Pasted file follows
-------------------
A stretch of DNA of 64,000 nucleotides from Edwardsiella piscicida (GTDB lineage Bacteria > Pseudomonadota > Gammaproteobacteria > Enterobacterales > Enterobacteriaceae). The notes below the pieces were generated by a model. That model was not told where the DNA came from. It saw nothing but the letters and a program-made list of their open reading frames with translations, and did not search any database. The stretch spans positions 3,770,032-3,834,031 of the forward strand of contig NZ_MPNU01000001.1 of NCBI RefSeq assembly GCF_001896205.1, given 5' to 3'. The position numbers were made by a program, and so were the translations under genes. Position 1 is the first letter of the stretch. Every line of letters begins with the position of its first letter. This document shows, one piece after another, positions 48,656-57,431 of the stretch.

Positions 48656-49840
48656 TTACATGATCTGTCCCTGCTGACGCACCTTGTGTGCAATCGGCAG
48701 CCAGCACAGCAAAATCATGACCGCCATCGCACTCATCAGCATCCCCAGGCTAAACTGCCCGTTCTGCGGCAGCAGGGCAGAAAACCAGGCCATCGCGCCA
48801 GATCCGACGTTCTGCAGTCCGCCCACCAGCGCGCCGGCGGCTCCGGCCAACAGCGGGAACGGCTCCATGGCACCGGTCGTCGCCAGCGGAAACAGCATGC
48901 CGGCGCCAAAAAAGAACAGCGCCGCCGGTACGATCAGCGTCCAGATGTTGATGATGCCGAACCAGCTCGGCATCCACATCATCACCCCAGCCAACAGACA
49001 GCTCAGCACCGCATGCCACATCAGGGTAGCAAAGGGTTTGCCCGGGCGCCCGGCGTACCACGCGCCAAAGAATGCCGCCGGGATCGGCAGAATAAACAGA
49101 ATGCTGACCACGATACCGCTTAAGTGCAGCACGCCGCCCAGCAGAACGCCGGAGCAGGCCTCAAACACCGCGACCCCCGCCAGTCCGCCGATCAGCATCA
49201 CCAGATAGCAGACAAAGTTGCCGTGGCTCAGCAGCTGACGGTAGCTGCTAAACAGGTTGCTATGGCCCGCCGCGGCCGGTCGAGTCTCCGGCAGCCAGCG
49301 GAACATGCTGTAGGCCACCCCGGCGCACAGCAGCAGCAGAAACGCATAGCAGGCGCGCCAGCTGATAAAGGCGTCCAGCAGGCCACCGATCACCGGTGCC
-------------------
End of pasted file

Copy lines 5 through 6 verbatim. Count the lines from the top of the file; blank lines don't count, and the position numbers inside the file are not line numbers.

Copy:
48801 GATCCGACGTTCTGCAGTCCGCCCACCAGCGCGCCGGCGGCTCCGGCCAACAGCGGGAACGGCTCCATGGCACCGGTCGTCGCCAGCGGAAACAGCATGC
48901 CGGCGCCAAAAAAGAACAGCGCCGCCGGTACGATCAGCGTCCAGATGTTGATGATGCCGAACCAGCTCGGCATCCACATCATCACCCCAGCCAACAGACA